Reserve Bank of India keeps interest rate unchanged but raises inflation forecast
The Reserve Bank of India (RBI) on Friday kept interest rates unchanged at a record low as it chose to support economic revival despite raising its forecast for inflation.
The six-member Monetary Policy Committee (MPC) voted unanimously to retain the repurchase (repo) rate — the rate at which the central bank lends short-term funds to banks — at 4 per cent, but was split on continuing with its accommodative stance.
“The MPC decided on a 5 to 1 majority to continue with the accommodative stance as long as necessary to revive and sustain growth on a durable basis,” RBI governor Shaktikanta Das said. This was a departure from the past when they were unanimous on the need to support growth. An accommodative stance means a rate hike is unlikely.
The RBI retained its GDP growth forecast for the current fiscal at 9.5 per cent, but revised its retail inflation forecast to 5.7 per cent, up from the earlier 5.1 per cent. The projected inflation being closer to the upper tolerance band implies price pressures are not likely to ease anytime soon.
The central bank scaled down the growth projections for the next few quarters but raised the forecast for April-June to 21.4 per cent.
This, analysts said, may reflect its concerns on the pace of consumption demand revival.
Growth in Q1 of next fiscal was forecast at 17.2 per cent.
The committee said current inflation — which is riding above the 6 per cent threshold — was a transitory phenomenon and driven by “supply side factors”. The committee also noted that high frequency data showed that consumption and investment were regaining traction.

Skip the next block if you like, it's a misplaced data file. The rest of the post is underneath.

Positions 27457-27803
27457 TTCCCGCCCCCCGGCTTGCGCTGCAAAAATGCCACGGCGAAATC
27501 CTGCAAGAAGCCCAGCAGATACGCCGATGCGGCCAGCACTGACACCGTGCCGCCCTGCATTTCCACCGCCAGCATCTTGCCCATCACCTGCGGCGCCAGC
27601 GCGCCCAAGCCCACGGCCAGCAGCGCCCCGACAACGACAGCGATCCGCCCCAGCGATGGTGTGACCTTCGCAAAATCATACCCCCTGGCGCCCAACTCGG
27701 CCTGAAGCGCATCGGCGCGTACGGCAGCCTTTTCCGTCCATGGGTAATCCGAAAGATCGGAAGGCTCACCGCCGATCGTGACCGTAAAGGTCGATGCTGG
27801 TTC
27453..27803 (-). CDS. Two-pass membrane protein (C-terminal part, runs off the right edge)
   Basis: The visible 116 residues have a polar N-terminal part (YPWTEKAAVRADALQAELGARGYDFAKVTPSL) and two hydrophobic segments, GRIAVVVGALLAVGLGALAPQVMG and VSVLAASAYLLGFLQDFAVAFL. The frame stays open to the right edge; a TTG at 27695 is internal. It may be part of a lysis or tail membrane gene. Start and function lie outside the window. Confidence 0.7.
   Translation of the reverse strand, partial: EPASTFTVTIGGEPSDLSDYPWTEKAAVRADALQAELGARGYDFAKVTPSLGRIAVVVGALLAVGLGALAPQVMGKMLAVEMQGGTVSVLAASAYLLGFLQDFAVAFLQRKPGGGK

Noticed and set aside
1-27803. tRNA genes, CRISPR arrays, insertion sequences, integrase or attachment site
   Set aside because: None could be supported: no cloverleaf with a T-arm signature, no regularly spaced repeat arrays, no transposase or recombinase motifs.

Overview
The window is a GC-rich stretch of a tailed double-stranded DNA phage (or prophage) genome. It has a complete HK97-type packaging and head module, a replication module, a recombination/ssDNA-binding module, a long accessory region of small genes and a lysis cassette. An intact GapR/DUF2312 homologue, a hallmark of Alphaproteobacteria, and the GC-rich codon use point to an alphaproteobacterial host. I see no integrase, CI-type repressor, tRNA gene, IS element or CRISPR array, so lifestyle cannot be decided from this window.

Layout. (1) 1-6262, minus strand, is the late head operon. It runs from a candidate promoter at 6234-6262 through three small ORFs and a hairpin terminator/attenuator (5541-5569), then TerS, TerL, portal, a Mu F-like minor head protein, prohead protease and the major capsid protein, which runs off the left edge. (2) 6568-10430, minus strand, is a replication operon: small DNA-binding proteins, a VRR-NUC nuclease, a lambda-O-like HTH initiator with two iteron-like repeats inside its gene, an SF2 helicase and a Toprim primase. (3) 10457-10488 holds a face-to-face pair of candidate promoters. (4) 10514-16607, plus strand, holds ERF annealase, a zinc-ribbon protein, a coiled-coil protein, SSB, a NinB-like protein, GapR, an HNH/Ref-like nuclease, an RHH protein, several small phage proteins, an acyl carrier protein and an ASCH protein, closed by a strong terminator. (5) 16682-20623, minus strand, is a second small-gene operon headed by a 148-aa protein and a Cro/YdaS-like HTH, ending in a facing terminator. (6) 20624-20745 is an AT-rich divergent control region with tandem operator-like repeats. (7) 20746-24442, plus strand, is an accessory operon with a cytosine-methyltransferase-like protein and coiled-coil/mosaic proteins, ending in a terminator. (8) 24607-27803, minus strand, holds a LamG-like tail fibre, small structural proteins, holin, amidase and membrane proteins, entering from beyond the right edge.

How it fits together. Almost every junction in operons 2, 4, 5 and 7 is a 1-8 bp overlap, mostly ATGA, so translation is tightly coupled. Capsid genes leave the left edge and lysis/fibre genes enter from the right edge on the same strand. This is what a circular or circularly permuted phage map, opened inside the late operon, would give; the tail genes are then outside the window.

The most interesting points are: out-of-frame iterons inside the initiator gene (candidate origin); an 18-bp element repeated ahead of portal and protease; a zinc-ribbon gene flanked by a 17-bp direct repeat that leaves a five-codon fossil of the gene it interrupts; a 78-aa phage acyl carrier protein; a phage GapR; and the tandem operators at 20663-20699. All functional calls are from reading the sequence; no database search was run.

Das said pricing pressures were “exogenous and temporary”. Any move to curb inflation now would “kill the nascent and hesitant recovery that is trying to secure a foothold in extremely difficult conditions”.
The RBI governor also said: “The outlook for aggregate demand is improving, but the underlying conditions are still weak.”
“Aggregate supply is also lagging below pre-pandemic levels,” he added.
The upside cues for growth were improving capacity utilisation, rising steel consumption, higher capital goods imports, congenial monetary and financial conditions and the Centre’s economic packages.
Downside risks are global commodity prices, financial market volatility and a new wave of infections.
The RBI relaxed by six months the deadline to meet four operational parameters under the one-time debt restructuring scheme announced in August 2020. The parameters include total debt-to-Ebitda ratio, current ratio, debt service coverage ratio and average debt service coverage ratio. The deadline has been extended to October 1, 2022 from March 31, 2022.
“Recognising the adverse impact of the second wave of Covid-19, it has been decided to defer the target date for meeting the specified thresholds in respect of the above four parameters to October 1, 2022,” Das said.
Corporate India on Friday said the status quo on key interest rates and an accommodative monetary policy will boost the confidence of businesses and consumers.
PHDCCI president Sanjay Aggarwal said, “We urge the banking sector to transmit all the cuts in the repo rate during the last financial year to trade, industry and consumers.”
Uday Shankar, president, Ficci said: “The Central Bank has thoughtfully navigated the monetary policy through the pandemic... on the economic front despite the uptick, Ficci believes that it is important that a stimulus is provided by the government to give a thrust to consumption.”
Assocham said the RBI’s “expectations that inflation should moderate from the third quarter of the current fiscal year are realistic as various supply-side issues would be resolved by then”.
The Sensex nursed losses for the first time this week on Friday with the index closing down 215.12 points, or 0.39 per cent, at 54277.72. The NSE Nifty fell 56.40 points, or 0.35 per cent, to 16238.20. RIL was the top laggard among the Sensex pack, shedding 2.07 per cent.